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Neuropsychopharmacology. 2013 Sep;38(10):1954-62. doi: 10.1038/npp.2013.93. Epub 2013 Apr 16.

Alterations of superficial white matter in schizophrenia and relationship to cognitive performance.

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  • 1Kimel Family Translational Imaging-Genetics Laboratory, Toronto, ON, Canada.

Abstract

Post-mortem studies have demonstrated alterations in superficial white matter (SWM) in schizophrenia patients. Diffusion tensor imaging (DTI) can be used to assess SWM in vivo, and compare SWM fractional anisotropy (FA) in schizophrenia patients vs healthy controls. The assessment of SWM in vivo also provides an opportunity to identify novel neural correlates of cognitive performance, and potential cognitive impairment in schizophrenia patients. Forty-four patients with schizophrenia and 44 matched healthy controls underwent neuroimaging and cognitive protocols. Using an SWM mask and tract-based spatial statistics, differences in SWM-FA were examined between groups. SWM-FA clusters different between groups were then used to predict cognitive performance with multiple linear regression. The relative contribution of SWM fiber subtypes (deep white matter extensions vs U-fibers and intraregional fibers) from significantly different clusters was examined. Compared to controls, patients with schizophrenia had reduced FA in five SWM clusters: the largest a left posterior parieto-occipital cluster, followed by four clusters in the left frontal lobe. SWM-FA in the frontal lobe clusters predicted attention, working memory, and processing speed performance in healthy controls, but not in patients with schizophrenia. The majority of streamlines tracked from these clusters were restricted to U-fibers and intraregional fibers, rather than deep white matter extensions. Our analyses revealed prominent SWM disruption in patients with schizophrenia compared to controls. SWM-cognition relationships shown in healthy individuals were disrupted in patients with schizophrenia. SWM may be an important neurobiological substrate of cognitive performance and a novel cortical treatment target for cognitive deficits in schizophrenia patients.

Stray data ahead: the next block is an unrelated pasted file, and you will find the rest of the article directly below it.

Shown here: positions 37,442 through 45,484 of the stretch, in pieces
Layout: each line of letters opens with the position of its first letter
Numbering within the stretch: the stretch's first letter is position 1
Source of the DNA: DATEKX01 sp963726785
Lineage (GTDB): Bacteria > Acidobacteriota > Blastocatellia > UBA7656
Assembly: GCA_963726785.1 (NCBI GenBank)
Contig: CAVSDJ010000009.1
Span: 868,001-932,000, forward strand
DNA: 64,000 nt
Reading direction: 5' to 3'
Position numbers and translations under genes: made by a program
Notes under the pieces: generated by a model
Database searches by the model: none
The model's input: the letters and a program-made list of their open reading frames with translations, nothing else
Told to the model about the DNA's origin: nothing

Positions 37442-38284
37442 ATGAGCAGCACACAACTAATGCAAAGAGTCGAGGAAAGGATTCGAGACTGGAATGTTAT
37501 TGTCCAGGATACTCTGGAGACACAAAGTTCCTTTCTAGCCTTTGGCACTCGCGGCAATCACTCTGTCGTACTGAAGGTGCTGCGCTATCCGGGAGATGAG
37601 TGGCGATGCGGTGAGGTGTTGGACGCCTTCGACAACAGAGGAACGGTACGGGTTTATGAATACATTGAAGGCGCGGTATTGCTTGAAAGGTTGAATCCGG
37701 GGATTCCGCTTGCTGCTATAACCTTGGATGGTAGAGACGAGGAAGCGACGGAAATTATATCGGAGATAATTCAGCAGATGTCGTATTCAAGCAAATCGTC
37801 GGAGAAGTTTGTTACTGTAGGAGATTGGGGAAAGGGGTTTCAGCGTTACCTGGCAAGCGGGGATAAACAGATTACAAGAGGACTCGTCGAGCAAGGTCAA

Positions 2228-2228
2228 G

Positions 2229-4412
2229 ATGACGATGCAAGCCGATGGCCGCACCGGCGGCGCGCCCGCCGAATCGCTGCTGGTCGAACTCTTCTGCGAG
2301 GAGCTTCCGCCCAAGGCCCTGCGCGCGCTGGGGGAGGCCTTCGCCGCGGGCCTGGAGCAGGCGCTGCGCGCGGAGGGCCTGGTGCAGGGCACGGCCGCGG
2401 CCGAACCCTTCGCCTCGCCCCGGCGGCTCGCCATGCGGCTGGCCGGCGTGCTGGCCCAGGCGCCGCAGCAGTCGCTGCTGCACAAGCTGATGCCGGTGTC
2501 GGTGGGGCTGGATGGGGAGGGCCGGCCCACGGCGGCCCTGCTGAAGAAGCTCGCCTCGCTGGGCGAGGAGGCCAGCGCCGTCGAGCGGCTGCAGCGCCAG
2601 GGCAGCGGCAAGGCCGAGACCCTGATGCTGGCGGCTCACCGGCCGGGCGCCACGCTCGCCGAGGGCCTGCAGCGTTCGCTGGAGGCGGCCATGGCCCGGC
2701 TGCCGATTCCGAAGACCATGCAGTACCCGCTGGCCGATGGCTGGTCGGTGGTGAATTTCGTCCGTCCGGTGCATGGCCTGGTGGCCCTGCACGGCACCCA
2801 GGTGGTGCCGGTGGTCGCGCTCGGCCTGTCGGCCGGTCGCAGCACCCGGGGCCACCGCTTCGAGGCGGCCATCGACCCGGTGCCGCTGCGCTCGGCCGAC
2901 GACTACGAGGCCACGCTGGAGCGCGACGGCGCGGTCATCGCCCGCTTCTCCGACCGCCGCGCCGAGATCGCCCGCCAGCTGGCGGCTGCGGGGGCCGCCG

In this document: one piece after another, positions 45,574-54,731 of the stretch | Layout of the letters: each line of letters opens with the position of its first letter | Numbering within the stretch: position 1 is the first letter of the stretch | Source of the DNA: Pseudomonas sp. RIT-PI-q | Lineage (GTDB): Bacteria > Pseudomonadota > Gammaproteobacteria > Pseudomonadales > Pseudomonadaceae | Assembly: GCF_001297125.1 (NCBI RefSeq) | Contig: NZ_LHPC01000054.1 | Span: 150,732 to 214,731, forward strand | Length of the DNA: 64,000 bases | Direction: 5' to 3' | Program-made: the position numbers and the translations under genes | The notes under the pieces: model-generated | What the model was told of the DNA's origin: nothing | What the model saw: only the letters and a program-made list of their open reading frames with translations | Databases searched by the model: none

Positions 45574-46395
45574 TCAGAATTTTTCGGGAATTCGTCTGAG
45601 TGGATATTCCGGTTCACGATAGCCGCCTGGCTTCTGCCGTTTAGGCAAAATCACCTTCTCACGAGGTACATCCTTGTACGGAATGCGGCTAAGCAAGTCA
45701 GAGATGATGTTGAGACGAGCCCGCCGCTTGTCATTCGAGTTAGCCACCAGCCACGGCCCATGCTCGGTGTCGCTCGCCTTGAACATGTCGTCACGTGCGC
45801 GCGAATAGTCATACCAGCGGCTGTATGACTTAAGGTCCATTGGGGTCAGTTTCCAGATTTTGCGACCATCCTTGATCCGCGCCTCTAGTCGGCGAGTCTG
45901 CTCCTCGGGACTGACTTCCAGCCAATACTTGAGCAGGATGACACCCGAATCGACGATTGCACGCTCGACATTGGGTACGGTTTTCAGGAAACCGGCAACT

PMID:
23591167
[PubMed - indexed for MEDLINE]
PMCID:
PMC3746702
Free PMC Article
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